Aim To audit emergency department (ED) responses to violence in which children are injured in violence in a European capital city.
Methods A prospective survey of children (aged <16 years) was conducted in Cardiff's only ED using ED software adapted for this purpose. All clinical records were scrutinised for evidence of discussion with and referral to agencies concerned with child protection.
Results 123 children reportedly injured in violence (92 boys) were treated in 2004, six aged 5–9 years; one under 5 years. Overall, 24 (19%) incidents had been reported to the police prior to ED arrival. Only four (3%) prompted documented referral or discussions with other agencies while in the ED. 78% prompted no action apart from treatment of injuries. 13 (10%) children had fractures or were admitted, but only two of these incidents had been drawn to police attention. Only five (4%) were injured at home; a large majority were injured in the street or at school with fists or feet (12 with a weapon) by other children or adults.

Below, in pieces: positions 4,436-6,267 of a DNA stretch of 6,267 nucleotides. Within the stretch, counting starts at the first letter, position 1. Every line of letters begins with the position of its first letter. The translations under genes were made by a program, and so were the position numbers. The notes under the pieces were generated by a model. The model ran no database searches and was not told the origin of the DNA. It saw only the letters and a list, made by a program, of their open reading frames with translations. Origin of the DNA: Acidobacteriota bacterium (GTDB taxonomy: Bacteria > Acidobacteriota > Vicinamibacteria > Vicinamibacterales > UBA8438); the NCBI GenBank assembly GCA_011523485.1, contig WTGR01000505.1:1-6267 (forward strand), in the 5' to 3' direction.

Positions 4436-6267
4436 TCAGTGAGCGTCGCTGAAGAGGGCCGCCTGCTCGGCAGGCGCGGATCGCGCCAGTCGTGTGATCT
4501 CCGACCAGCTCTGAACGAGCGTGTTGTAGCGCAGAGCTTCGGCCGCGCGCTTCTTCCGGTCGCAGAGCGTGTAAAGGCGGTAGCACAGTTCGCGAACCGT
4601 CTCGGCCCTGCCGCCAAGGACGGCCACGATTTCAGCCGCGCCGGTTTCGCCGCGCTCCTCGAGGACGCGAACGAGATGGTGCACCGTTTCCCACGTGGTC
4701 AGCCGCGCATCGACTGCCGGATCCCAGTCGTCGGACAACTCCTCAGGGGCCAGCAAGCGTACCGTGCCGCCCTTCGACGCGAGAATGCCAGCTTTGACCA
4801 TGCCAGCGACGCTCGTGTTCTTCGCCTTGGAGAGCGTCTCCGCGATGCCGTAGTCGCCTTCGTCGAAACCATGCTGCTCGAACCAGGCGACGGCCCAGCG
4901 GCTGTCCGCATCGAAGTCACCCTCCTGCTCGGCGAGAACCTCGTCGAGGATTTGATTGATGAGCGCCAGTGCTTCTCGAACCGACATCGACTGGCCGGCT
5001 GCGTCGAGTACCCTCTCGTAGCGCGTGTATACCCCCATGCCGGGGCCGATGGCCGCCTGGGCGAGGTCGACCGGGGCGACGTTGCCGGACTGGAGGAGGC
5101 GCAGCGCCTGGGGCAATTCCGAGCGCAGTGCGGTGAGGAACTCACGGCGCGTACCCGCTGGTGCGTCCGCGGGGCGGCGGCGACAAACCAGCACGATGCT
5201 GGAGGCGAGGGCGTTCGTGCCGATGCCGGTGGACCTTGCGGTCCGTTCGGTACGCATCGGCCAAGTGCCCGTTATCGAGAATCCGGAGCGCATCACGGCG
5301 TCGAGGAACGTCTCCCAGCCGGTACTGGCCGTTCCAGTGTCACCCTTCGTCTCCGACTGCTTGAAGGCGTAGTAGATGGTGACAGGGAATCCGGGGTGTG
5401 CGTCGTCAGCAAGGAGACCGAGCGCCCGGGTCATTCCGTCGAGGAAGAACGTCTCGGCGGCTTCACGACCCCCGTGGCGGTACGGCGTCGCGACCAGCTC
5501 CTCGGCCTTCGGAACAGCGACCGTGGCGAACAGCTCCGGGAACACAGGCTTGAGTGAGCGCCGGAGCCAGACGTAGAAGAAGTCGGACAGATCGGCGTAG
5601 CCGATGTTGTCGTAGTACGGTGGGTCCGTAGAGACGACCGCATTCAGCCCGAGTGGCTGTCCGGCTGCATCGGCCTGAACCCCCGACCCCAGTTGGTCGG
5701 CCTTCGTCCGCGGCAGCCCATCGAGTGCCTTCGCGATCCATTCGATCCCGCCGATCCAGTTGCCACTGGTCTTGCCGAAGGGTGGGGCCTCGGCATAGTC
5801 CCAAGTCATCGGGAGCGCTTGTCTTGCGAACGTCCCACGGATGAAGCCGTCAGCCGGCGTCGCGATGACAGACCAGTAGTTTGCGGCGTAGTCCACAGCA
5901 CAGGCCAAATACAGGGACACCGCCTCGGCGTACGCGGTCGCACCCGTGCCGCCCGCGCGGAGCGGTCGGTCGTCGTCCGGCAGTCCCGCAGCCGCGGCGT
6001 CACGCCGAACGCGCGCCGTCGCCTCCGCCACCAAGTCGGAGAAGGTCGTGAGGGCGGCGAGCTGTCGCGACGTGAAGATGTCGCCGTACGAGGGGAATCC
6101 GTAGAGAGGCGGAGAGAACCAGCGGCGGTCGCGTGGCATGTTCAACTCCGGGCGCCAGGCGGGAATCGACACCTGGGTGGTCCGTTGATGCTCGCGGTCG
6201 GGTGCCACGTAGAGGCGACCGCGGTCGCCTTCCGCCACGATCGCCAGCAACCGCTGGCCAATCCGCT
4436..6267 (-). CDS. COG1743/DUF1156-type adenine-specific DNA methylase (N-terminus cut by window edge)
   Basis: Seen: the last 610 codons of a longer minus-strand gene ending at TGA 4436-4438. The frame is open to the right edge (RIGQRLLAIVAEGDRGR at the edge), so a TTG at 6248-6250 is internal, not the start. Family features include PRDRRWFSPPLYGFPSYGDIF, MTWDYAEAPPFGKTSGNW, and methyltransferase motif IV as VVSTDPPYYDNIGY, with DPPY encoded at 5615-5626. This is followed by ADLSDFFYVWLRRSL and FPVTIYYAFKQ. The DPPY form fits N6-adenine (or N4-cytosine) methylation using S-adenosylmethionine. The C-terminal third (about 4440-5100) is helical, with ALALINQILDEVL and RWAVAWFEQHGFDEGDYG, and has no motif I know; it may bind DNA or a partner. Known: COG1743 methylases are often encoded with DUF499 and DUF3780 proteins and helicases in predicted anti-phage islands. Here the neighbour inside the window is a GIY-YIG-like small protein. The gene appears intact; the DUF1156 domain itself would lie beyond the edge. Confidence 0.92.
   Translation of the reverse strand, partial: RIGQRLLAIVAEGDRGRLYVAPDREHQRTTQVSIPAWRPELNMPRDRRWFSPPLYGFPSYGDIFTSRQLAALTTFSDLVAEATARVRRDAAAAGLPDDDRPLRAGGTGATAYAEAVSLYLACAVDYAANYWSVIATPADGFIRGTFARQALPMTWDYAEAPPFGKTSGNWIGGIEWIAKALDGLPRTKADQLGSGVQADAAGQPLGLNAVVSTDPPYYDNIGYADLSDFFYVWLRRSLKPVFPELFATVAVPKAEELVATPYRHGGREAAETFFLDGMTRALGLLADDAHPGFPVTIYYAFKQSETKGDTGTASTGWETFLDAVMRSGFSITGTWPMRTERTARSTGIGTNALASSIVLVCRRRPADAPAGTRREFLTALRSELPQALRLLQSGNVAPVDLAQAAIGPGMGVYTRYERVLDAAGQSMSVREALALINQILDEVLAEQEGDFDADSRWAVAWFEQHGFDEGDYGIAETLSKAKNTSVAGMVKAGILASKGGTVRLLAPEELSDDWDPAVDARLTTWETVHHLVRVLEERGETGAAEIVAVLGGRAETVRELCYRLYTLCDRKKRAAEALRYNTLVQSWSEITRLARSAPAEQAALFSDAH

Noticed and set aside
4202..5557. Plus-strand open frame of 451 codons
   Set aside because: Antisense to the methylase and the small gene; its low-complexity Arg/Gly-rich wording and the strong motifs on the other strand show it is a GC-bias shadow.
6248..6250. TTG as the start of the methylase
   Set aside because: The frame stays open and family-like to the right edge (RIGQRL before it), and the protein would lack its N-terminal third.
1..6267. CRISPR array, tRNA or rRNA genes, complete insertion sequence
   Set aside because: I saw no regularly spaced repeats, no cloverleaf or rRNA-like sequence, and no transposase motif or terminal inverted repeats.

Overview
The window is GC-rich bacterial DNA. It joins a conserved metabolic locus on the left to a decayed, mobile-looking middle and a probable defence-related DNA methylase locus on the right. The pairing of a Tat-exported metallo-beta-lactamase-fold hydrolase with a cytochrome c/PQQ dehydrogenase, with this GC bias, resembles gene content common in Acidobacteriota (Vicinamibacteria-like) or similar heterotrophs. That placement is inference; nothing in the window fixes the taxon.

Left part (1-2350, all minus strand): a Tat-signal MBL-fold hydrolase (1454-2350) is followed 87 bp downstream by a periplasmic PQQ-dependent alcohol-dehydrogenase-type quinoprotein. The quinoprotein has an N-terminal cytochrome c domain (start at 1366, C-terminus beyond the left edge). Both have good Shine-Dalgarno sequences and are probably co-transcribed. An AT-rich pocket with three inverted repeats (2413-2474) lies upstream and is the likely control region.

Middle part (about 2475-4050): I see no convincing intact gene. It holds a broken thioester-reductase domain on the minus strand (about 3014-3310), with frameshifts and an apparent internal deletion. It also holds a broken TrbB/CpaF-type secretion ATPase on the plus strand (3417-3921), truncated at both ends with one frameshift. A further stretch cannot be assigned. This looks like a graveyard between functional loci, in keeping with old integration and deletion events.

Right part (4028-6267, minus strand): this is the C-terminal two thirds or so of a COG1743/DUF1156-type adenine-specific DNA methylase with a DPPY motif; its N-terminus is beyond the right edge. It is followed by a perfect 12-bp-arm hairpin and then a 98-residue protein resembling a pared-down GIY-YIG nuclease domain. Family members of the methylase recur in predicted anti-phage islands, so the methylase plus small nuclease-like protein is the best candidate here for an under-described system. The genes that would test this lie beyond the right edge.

Conclusions In this audit, most violence in which children were injured took place in schools and in the street. For children of secondary school age, ED treatment rarely prompted referral or discussion with agencies responsible for child safety. Particularly since youth and child violence are major national issues, policy and practice in this area were developed and built on disclosure of all such cases to a single referral point in the local authority education department.
- cardiac care, care systems
- forensic/legal medicine
- paediatrics, paediatric injury
- violence, non accidental
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